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September 18, 2013

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Food, drinks to be banned on city’s subway

SHANGHAI lawmakers are pushing for a plan that bans eating and drinking, among others, on the city’s Metro network.

Smoking, urinating and begging are  also to be banned with violators facing a  maximum of 500 yuan (US$81.67) fine, according to a new Metro management regulation that is being drafted.

Of the above, eating and drinking bans are likely to be controversial. The draft plan also includes fines for stopping trains, jumping onto the tracks and getting on or off the trains by force.

The Metro operators will first warn  and then fine violators between 50 yuan to 500 yuan.

“It is necessary to ban eating and drinking on trains to ensure the smooth operation, though some lawmakers and citizens think it should not be included in the law,” said Ding Wei, deputy director with the legislative affairs committee with the city’s legislative body. But Ding said 80 percent of the locals surveyed by the legislative body had given their support in favor of the ban.

The body will review the draft and solicit public opinions before deciding on the final outcome by the end of the year.

The city’s Metro operator, Shanghai Shentong Metro Group, has long been asking subway riders to refrain from eating and drinking on the trains, but they have had very little success.

Proposal prompts discussion

The proposal generated a lot of discussion online yesterday, with netizens asking if bottled water would also be banned under the new law. Others said the current plan offers little in terms of penalties and fines for violators.

“I think it’s funny, and even contradictory,” said Jim Wang, a regular on the city’s Metro. “If the operator wants to ban food and drink on the trains, why do they have vending machines on the platforms?”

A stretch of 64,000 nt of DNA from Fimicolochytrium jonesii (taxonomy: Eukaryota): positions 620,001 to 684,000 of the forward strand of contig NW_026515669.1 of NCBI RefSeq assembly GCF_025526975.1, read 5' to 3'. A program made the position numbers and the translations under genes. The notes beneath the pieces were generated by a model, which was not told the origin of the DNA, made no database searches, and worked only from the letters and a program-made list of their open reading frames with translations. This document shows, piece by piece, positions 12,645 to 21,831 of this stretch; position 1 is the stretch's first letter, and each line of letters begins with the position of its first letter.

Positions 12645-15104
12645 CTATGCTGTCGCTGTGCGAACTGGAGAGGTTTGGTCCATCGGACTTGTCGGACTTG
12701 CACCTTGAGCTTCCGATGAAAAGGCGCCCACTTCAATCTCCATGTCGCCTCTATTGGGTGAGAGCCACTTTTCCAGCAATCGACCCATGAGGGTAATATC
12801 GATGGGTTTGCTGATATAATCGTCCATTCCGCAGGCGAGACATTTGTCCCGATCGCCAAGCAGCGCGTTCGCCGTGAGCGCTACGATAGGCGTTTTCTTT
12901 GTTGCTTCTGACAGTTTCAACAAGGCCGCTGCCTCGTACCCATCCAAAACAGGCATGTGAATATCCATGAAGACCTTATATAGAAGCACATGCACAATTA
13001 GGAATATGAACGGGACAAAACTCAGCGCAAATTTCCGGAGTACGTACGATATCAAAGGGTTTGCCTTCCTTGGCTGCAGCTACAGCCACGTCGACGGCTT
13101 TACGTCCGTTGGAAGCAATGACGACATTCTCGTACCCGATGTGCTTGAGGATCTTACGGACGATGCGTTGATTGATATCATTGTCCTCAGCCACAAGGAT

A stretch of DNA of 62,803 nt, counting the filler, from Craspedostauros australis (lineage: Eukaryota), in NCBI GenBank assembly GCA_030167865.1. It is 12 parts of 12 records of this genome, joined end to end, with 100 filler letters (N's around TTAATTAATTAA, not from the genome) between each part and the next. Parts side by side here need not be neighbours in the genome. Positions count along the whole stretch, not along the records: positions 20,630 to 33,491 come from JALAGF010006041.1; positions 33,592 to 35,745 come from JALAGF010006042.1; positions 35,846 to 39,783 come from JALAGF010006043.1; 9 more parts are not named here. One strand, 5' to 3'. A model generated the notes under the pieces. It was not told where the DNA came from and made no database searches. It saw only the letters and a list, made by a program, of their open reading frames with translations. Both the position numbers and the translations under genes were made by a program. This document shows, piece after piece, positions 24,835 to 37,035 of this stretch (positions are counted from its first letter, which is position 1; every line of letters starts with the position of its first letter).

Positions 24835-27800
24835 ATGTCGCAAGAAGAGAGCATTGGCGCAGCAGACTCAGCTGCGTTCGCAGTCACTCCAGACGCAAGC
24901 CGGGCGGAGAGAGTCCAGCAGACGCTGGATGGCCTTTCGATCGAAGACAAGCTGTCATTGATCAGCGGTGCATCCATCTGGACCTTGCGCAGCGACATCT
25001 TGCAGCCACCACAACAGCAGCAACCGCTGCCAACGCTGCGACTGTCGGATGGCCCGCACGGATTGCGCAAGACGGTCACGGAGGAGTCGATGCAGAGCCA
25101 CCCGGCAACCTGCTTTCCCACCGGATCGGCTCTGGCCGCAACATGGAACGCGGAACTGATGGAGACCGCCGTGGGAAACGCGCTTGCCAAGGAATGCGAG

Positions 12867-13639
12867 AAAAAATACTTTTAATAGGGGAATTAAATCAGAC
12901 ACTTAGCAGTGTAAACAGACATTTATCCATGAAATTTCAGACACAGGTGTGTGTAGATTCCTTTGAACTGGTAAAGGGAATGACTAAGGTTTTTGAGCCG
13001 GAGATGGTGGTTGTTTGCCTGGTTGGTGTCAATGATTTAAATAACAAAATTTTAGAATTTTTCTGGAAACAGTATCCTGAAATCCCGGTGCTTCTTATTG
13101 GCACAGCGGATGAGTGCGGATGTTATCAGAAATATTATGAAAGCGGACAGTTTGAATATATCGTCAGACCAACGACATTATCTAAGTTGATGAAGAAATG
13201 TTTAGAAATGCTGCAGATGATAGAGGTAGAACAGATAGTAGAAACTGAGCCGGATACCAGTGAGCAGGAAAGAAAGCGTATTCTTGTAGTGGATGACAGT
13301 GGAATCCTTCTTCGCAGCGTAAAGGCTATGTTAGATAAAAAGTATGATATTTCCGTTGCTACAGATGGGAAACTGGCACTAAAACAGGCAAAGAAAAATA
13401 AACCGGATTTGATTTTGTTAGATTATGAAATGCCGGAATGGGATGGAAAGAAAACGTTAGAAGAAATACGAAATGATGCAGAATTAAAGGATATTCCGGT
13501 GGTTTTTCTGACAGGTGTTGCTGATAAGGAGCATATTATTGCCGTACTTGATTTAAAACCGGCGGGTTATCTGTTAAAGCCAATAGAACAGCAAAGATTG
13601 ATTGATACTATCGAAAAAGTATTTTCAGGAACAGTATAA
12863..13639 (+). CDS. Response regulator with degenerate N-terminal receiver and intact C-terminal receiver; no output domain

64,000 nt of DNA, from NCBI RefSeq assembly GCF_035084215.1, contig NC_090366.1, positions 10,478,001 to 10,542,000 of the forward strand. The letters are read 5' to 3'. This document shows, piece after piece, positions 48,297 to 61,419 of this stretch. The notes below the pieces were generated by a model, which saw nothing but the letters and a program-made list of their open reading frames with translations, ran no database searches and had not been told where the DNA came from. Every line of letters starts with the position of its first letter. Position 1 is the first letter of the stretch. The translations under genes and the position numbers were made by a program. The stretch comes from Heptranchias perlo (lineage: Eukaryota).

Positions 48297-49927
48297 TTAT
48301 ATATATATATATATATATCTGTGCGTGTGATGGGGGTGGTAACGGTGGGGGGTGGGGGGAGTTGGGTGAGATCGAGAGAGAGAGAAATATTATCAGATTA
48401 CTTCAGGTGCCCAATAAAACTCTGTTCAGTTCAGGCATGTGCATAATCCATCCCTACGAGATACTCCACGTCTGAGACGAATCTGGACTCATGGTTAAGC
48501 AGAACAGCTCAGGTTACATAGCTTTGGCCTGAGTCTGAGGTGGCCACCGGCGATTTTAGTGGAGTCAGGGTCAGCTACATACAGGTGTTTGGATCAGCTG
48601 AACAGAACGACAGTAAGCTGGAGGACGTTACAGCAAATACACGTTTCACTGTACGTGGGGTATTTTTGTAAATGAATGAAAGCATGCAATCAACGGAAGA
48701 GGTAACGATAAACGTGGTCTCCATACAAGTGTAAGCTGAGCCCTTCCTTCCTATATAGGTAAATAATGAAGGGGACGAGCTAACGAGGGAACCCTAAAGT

Zhou Beihua, a member of the city’s top political advisory body, had said earlier that other big cities around the world like New York and Singapore, do not allow eating on the transit systems.

In a poll on the popular online forum,, Metro commuters indicated they would mostly prefer  changes to be made on the way security checks are carried out at the stations, followed by stiffer punishment for fare evaders, and then restrictions on food.

Security checks at the 200-plus Metro station are not popular with commuters complaining it only leads to delays.

But the operator and police say the checks are the only way to ensure safety of passengers and avoid dangerous goods from getting into the stations and  trains.

“The Metro operator has the power to carry out security checks on passengers who should cooperate with them,” the new draft says.

The operator can forbid those carrying dangerous materials like oil paint and other inflammable materials into the stations, while the police can detain those who enter the stations by force, according to the draft.

“The legislative body regards the security check as an important measure to ensure the operational safety of the subway system,” Ding said.

Urinating and defecating on trains and platforms will mean a fine of 500 yuan as per the new draft law.

Suggested bans on Metro

Intercepting a train

Getting on to the tracks, tunnels or other restricted areas

Jumping over barriers, handrails and turnstile

Getting on or off the trains by force

Smoking, spitting, urinating and defecating, spitting chewing gum, littering and eating or drinking in the trains

Scribbling, painting or pasting posters

Setting up stalls, entertaining people for money, distributing brochures/fliers or other sales activities

Begging, lying down or collecting rubbish

Live poultry, cats, dogs (except guide dog) or other pets

Portable bicycles (including folded bicycles)

Skateboards and skates

Other banned items or activities



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